People have been searching for ways to extend their lifespans since the dawn of existence, and to our credit, we’ve made a lot of progress. In the Middle Ages, you would be lucky to live to 40, while for many people today, 90 or even 100 isn’t out of the question.
There is one legend from more recent times that involved a man who, supposedly, had lived well beyond his 120’s; in fact, according to some accounts, he was believed to have surpassed 250 years. He not only figured out the secret to a long life, he might have been the oldest person to ever live. And when you hear his story, you’ll be totally captivated!
In 1928, professor Wu-Chung Chieh of Chengdu university discovered documentation congratulating Li on his 150th birthday in 1827, and even more documents congratulating him on his 200th birthday in 1877. According to the Times article, the old men in the neighborhood claimed that Li was already a grown man when they were just children.
Li began his career as an herbalist at just ten years old, and for almost forty years, had a diet of mostly herbs, goji berries, lingzi, wild ginseng, he shoo wu, gotu kola, and rice wine. He continued this for the next 100 years of his life.
At the age of 71, in 1749, he joined the Chinese army as a martial arts instructor.
He was a beloved member of his community, and reportedly married 23 times, fathering some 200 children in the process.
According to one version of Li’s married life he had buried twenty-three wives and was living with his twenty-fourth, a woman of 60. Another account, which in 1928 credited him with 180 living descendants, comprising eleven generations, recorded only fourteen marriages. This second authority said his eyesight was good; also, that the finger nails of his right hand were very long, and “long” for a Chinese might mean longer than any finger nails ever dreamed of in the United States.
One statement of THE TIMES correspondent which probably caused skeptical readers to believe Li was born more recently that 1677, was that “many who have seen him recently declare that his facial appearance is no different from that of persons two centuries his junior.”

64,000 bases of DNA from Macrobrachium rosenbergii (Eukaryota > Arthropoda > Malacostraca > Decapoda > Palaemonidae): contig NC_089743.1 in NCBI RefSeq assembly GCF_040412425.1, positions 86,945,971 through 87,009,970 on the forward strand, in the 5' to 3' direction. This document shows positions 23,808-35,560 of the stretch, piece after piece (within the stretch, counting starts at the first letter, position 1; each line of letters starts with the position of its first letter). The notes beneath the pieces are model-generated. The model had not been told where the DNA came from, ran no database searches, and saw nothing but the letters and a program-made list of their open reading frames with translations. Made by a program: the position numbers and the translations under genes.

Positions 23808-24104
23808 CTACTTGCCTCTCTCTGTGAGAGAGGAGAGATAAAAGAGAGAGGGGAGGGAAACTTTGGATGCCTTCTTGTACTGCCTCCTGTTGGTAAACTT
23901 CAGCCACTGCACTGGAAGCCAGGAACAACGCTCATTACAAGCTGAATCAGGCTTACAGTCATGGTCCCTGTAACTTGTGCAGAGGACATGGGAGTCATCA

But supposedly, he wasn’t even the oldest man that he knew! One of his disciples claimed that Li once met a 500-year-old man that taught him Qigong exercises and a special herb-rich diet that can help people live extraordinarily long lives.
When asked about the secret to his long life, Li had this to say: “Keep a quiet heart, sit like a tortoise, walk sprightly like a pigeon, and sleep like a dog.”
There has, of course, been skepticism espoused about Li’s lifespan; as early as 1928, a newspaper article from October, 1928, had quoted Dr. Royal S. Copeland saying that, “even if this venerable Chinese is only one-third that age, his longevity formula is well worth living.” According to Snopes.com, the earlier birthday of 1677 might have been a result of an error in the records themselves; and arguably, if Li Ching-yun’s own stated date of birth had been some time in 1736, this would have to be the more likely period during which he had been born.
Still, this would have made Li Ching-yun 197 years old when he passed away, which far exceeds even the eldest known to exist among us. Maybe it’s not impossible… but to live to be nearly two centuries old is still highly unlikely.
There may, however, be another possibility here: could Li Ching-yun’s age (and some of the apparent discrepancies about it) have been due to a case of mistaken identity? It is possible that Li had kept the name of an earlier ancestor, a name that, perhaps, had been used many times throughout his ancestry. This might explain records that showed the name “Li Ching-yun” dating back more than 250 years at the time of his passing; it would not, however, explain the Chinese government honoring him at ages 150 and 200, nor Li’s own claim to have been 197 years of age. To explain this as “mistaken identity” would further require the presumption that the man had possibly been complicit with an ongoing hoax–perhaps one that lasted several generations–which simply cannot be proven.
As medical science nears the stages where technology can improve one’s chances of living beyond 120, perhaps a few of us will still find the notion of a mysterious diet of Chinese herbs and rice wine thought-provoking. Or, one could always employ those time-tested traditions of tortoise-sitting and pigeon-strutting instead.
Whether or not you believe the story, that certainly sounds like sage wisdom. We could all stand to take a page from this incredible man’s book!
Love and wisdom